strat investigates

The New Status Craft Is Embroidery

We’re several years into the ceramics craze — an era that kicked off in earnest around 2013, when, seemingly at once, all entrées began arriving in charmingly uneven bowls, a bevy of articles lauding independent makers cropped up in the “Style” section, and in Vogue, and in this very magazine, and all my friends began bringing smocks to work for their Tuesday-night wheel class in Tribeca.

Ceramics were not the first craft to break from Pinterest into a full-blown mainstream trend. Woodworking had its moment, as did terrariums. So did knitting, in the earlier aughts. (And again last year when suddenly thousands of women needed pink crocheted hats.) Now it’s 2018, and while our collective clay hysteria hasn’t yet died down, a new craft has achieved Cult Craft Status: embroidery.

Embroidery crept into my sight when I found and became enamored with Paloma Wool, a small Barcelona-based designer who makes sweaters and pants stitched with palm fronds and twisty snakes and naked female bodies. Then I saw it everywhere: at the Soho Converse store, where Brooklyn artist Brian Blakely recently spent a weekend chain-stitching cherries onto high-tops; in Rachel Comey on colorful needlepoint slip-ons and purses; on Connie Britton, who wore a Lingua Franca sweater embroidered with “Poverty Is Sexist” to the 2017 Golden Globes. It showed up in the art world, too (although to be fair, women have used stitching and embroidery in their art for ages), in Susan Cianciolo’s embroidered tapestries, Sophie King’s feminist messages, Maira Kalman’s portraits of her late mother sewn onto linen, and Jordan Nassar’s cotton-on-cotton depictions of arid Israeli deserts.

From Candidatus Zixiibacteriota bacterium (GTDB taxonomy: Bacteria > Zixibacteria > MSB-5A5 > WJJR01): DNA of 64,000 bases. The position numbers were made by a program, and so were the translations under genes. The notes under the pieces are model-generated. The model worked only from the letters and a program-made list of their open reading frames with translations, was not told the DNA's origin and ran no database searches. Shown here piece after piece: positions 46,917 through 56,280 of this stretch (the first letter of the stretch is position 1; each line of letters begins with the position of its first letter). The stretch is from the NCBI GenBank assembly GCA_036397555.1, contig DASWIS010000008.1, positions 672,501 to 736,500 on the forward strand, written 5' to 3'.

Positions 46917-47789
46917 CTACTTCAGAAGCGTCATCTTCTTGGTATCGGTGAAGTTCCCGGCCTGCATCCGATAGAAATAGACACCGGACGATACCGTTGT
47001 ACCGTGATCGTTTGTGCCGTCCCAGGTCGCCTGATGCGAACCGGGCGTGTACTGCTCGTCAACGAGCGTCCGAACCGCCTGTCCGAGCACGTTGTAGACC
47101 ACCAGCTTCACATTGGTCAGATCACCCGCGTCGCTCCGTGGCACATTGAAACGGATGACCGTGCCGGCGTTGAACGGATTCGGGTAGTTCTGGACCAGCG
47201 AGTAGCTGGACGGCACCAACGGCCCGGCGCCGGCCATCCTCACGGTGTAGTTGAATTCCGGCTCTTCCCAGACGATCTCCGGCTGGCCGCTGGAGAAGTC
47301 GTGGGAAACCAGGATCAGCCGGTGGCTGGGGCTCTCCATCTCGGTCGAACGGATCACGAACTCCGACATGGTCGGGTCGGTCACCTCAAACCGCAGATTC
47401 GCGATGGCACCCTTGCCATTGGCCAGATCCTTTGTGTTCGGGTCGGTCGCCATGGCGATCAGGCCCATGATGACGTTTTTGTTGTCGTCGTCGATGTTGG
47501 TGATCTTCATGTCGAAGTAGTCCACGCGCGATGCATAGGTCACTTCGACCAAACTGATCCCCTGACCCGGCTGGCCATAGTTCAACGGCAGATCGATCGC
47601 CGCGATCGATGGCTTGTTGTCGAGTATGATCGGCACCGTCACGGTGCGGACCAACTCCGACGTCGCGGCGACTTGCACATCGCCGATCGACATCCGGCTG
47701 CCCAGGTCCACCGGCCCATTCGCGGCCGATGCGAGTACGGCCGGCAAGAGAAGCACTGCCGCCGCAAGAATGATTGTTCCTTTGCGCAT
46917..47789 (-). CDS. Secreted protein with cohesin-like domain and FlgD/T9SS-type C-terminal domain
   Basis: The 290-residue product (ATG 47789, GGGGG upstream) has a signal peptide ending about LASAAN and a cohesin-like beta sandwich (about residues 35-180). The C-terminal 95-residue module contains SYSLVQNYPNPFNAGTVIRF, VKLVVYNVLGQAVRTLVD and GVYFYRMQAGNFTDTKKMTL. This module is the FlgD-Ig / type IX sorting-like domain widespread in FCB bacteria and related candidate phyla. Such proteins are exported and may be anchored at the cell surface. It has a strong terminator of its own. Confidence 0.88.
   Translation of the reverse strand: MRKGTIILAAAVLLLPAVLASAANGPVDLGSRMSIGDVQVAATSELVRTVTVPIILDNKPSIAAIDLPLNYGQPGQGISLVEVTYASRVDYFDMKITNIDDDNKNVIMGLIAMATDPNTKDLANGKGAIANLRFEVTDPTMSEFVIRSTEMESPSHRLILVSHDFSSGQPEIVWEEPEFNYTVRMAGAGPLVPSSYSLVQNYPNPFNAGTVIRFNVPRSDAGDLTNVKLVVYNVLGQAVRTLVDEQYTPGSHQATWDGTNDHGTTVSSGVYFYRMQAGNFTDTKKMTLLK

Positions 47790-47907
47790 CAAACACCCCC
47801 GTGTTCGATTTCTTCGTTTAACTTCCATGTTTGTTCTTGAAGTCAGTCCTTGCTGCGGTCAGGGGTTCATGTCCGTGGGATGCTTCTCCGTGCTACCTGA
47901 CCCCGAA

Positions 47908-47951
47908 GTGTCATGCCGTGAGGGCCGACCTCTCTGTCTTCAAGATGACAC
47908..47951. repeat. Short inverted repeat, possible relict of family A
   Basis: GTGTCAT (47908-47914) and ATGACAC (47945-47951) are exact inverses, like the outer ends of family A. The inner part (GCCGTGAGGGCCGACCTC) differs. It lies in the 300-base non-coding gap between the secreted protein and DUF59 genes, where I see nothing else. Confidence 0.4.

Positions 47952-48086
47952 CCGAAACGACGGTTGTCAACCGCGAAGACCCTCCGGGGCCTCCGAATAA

Instead of buying any of the above items, I decided to teach myself how to embroider. And I quickly learned that it is the most wonderful craft a person could ever pick up on a whim. It’s cheap (all you need is a needle and thread), and it’s not messy (like, for instance, covering your hands and forearms in wet clay). Once you run out of things of your own to embroider (you’ll know you’re at this point when all of your T-shirts have your own name stitched messily across the breast), you can begin making gifts for friends and family that will thrill them: In the last year, I’ve knit a tiny yellow heart on my mother’s jean jacket, my sister’s nickname on her overalls, and my boss’s initials on a tote. The act of it is deeply soothing: If your hands are busy making tiny stitches, you cannot check your phone, bite your fingernails, or crack your knuckles. Below, the two things you’ll need to begin your own embroidery project, a couple of cheap things you can try it out on, and a couple of pre-embroidered pieces to buy if you find this charming, but you already have enough hobbies.

Embroidery floss in all the colors. I tend to use the deep red and the goldenish yellow.

A 16-pack of embroidery needles for under $1.

A good canvas tote to practice on.

Stitch your name in red on this striped t-shirt. I did it, it’s adorable.

Or go crazy on this cute three-quarter-length tee.

Get these in the smallest size and stitch your name on the front pocket. If you mess up, that’s okay! Because embroidery is thrillingly easy to undo.


And even sweeter, perfect-for-Spring rose socks.

A “suuuuper” soft, hand-embroidered sweater from the very chic Paloma Wool.

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The New Ceramics Is Embroidery